Monday, August 17, 2009

Is shared space really safer?

Matthew Yglesias points us to the shared space concept, the idea that cities should abolish the traditional separation between vehicles and other road users, in addition to removing traffic signals and signs. This innovation has led to suggestions that a road with fewer rules is actually safer, like this one from the Guardian:
Aesthetics were partly behind the changes - the street is now clad in York stone and granite - but public safety was the other motivation, and accident figures out today seem to justify the council's initiative. Figures for 1998 to 2000, before the changes, show there were 70 casualties on the high street, including eight people killed or seriously injured and 62 suffering slight injuries. In the two years from September 2003 to August 2005 there have been 40 casualties (four killed or seriously injured) and 36 slight injuries - a 43%-plus decrease.
It's easy to see the appeal: the idea is deliciously counterintuitive, and it appeals to the widespread sentiment that cars receive too much special treatment.

Yet I'm skeptical. Certainly I can see how a limited implementation of this idea, for a limited period of time, reduces accidents. Drivers are shocked by the sudden change and take special care to avoid accidents. Since better attention can make an enormous difference in road safety, we see a initial decline in casualties, especially if the new policy is limited to a small set of streets, and drivers are startled every time they enter the rule-free space. It's not clear, however, that this is either sustainable or scalable. Once shared space becomes the norm, motorists will no longer apply the same extreme caution every time they drive, and you'll start to see everyone pushing the limits.

Perhaps this isn't a fair comparison. but some form of "shared space" already exists in the vast majority of third world countries, and the resulting safety record isn't exactly positive...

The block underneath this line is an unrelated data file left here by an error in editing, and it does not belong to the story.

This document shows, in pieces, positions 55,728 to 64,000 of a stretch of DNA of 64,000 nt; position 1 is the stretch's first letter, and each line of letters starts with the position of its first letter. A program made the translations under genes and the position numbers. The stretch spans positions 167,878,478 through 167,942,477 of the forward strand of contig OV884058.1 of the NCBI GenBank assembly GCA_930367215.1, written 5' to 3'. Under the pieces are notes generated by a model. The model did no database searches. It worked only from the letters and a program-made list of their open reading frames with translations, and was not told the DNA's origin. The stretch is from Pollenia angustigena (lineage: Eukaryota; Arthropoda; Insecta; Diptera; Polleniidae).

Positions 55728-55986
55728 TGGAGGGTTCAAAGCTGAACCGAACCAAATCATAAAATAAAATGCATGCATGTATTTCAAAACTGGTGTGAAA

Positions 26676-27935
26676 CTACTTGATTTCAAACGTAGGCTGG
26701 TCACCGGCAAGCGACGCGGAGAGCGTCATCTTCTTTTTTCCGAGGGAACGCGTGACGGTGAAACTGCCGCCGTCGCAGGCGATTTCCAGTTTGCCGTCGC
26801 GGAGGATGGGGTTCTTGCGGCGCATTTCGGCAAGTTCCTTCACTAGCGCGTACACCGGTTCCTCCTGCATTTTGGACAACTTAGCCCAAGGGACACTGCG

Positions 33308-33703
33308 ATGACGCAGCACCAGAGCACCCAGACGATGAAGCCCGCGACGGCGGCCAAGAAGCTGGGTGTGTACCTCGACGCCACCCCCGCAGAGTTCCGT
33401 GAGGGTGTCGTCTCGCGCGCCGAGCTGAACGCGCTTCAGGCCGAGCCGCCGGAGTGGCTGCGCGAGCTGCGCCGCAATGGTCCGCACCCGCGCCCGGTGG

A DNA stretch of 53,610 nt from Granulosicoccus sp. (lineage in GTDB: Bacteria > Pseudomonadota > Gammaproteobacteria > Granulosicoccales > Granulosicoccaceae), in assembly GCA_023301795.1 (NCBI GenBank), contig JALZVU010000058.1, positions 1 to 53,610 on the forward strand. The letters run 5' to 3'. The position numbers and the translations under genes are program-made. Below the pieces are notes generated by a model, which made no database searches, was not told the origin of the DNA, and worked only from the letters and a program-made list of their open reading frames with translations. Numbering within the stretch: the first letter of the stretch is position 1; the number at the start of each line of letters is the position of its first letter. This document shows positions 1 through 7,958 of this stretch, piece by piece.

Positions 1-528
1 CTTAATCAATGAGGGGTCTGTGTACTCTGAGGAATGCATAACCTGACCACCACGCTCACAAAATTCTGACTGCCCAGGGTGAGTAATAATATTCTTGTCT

Gary said...

"...some form of "shared space" already exists in the vast majority of third world countries, and the resulting safety record isn't exactly positive..."

I wish we could get rid of the term "third world countries". It has outlived both its literal meaning and its descriptive usefulness.

In any case, I like your point about potential non-scalability. Also, I've long been curious about relative road safety between countries - do you have any numbers to back up your claim?

Dan said...

I agree that the conclusion is premature, for the above mentioned reasons and others. From later in the article:
I think it's a good thing. Cars go fairly slowly. I think it's safe.
People may be avoiding this road, decreasing the total traffic. Apparently the cars are going slower than before. So the new accident statistics should be compared to the expected decrease due to reduced traffic/slower speeds. Combine that with the decrease in accidents citywide and small N (both mentioned elsewhere in the article) and you have a strong case that the conclusion is overstated.

Matt Rognlie said...


That's a good question. I don't have the statistics about deaths per passenger mile offhand, but I'll look around for them. (My impression comes from visiting a few developing countries with limited traffic rules and observing an extremely high rate of crashes and deaths, although certainly this anecdotal impression isn't as good as hard data.)

I completely agree with you about the term "third world," by the way -- it was a lapse on my part.


You are absolutely right, and this is likely an even more powerful effect than the ones I mentioned. These statistics need to be adjusted for declining traffic to be even remotely meaningful.